In 2019, New Zealand’s waste was responsible for 4 per cent of total gross emissions. Of those emissions from waste, 94 per cent were from biogenic methane, which is created by the decomposition of organic waste.
The latest funding round is targeting projects that minimise waste from food scraps, green waste, paper and wood.
“The WMF is committed to accelerating New Zealand’s transition towards a low-emissions, low-waste circular economy,” said Ministry for the Environment’s Deputy Secretary for Waste & Resource Efficiency, Sam Buckle.
The latest round is funded through the Climate Emergency Response Fund and the national waste disposal levy, Sam Buckle said.
“We’re using these funding sources to shift the dial on minimising waste and reducing emissions – two of our most pressing issues.”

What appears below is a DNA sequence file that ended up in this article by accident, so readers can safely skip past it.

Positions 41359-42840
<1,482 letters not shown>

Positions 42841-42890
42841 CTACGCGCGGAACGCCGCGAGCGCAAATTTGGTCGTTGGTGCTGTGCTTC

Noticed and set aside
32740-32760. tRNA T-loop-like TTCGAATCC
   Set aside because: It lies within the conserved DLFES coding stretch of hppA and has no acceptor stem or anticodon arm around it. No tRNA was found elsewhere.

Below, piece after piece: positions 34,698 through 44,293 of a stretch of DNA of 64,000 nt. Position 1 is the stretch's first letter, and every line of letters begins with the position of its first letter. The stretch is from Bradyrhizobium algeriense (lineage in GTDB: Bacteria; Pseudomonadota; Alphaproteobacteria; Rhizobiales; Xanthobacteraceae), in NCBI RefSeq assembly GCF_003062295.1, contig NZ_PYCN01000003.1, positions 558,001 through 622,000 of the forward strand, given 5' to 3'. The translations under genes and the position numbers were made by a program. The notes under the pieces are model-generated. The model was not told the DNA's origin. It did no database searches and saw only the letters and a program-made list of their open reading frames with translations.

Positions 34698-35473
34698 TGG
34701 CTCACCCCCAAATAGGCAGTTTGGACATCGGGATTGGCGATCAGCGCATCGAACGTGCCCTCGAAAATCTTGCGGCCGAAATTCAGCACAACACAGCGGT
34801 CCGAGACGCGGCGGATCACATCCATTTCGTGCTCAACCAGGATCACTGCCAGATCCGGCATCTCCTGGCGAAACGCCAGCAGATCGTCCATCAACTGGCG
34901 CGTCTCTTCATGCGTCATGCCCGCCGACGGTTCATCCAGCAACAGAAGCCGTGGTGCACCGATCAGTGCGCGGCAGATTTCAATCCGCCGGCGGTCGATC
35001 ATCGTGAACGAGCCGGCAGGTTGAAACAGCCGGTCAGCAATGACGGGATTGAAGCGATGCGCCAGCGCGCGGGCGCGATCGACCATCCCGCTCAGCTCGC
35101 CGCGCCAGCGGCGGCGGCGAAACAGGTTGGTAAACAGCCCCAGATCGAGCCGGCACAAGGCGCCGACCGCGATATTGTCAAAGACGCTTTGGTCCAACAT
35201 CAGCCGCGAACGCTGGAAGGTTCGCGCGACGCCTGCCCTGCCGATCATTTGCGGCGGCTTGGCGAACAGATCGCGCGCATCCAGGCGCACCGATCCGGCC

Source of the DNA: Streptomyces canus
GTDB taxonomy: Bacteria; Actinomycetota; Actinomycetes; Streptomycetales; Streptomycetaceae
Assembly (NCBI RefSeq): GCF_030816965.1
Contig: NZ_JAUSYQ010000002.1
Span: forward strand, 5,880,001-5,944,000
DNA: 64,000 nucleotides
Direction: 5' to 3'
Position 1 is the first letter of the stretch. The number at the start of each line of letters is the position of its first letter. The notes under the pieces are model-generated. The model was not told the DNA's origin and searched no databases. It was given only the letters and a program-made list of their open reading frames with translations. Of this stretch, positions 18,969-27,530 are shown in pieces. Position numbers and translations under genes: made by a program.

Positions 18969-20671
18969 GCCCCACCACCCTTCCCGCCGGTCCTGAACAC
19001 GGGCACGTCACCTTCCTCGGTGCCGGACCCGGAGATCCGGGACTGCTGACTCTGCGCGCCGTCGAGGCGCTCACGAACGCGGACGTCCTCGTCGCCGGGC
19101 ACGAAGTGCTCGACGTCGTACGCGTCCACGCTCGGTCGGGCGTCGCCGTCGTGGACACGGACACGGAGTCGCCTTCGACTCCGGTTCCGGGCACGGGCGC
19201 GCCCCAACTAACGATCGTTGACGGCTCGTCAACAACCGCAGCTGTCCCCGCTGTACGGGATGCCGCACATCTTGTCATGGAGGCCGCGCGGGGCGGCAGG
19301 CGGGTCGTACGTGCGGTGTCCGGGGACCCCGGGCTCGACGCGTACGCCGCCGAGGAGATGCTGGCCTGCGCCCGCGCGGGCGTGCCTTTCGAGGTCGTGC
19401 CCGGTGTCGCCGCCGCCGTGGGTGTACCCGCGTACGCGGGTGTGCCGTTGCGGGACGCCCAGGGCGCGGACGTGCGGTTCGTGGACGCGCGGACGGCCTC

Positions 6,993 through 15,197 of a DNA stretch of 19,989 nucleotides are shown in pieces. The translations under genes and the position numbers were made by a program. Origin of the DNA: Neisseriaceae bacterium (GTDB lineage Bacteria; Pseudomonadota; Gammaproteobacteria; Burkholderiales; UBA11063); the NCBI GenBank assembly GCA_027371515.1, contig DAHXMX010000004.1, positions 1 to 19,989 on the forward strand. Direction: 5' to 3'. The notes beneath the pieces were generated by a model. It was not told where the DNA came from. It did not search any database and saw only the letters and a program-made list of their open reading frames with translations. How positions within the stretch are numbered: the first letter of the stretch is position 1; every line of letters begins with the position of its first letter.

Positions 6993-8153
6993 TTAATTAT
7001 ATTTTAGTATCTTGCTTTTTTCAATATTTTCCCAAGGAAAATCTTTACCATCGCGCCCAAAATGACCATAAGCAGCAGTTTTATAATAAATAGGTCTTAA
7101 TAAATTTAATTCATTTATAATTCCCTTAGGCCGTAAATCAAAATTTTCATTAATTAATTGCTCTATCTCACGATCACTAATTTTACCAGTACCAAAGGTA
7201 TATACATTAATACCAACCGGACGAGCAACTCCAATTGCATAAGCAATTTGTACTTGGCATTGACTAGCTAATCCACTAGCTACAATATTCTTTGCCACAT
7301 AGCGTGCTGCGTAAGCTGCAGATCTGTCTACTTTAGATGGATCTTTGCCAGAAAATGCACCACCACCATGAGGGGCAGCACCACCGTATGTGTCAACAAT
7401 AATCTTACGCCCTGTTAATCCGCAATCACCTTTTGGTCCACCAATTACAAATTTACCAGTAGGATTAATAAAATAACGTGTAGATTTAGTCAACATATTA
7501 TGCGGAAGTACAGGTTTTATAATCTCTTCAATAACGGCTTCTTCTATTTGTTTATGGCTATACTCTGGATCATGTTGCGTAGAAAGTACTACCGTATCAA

The WMF is now open for funding requests for projects that meet fund criteria.
In particular, investments will be targeted at:
- Kerbside collection assets, infrastructure and support for the roll-out of services for household food scraps and green waste
- Organic waste processing facilities
- Resource recovery infrastructure including construction and demolition facilities, and transfer station upgrades to enable resource recovery, particularly for organics.
Between 2010 and 2021, the WMF invested over $132m across more than 280 projects.
“This year the Ministry is being proactive in how the WMF operates and is adapting how we make the funds available,” Sam Buckle said.
“For example, unlike previous funding rounds, funding applications will be open throughout the whole year instead of a set period. This change will allow businesses and organisations to engage more broadly with the fund and its aims.”
Projects may include the purchase of equipment and services for a minimum of NZ$150,000, or NZ$50,000 for feasibility studies.
For more information on eligibility and to schedule a conversation with the MFE team before submitting an application see the Waste Minimisation Fund webpage.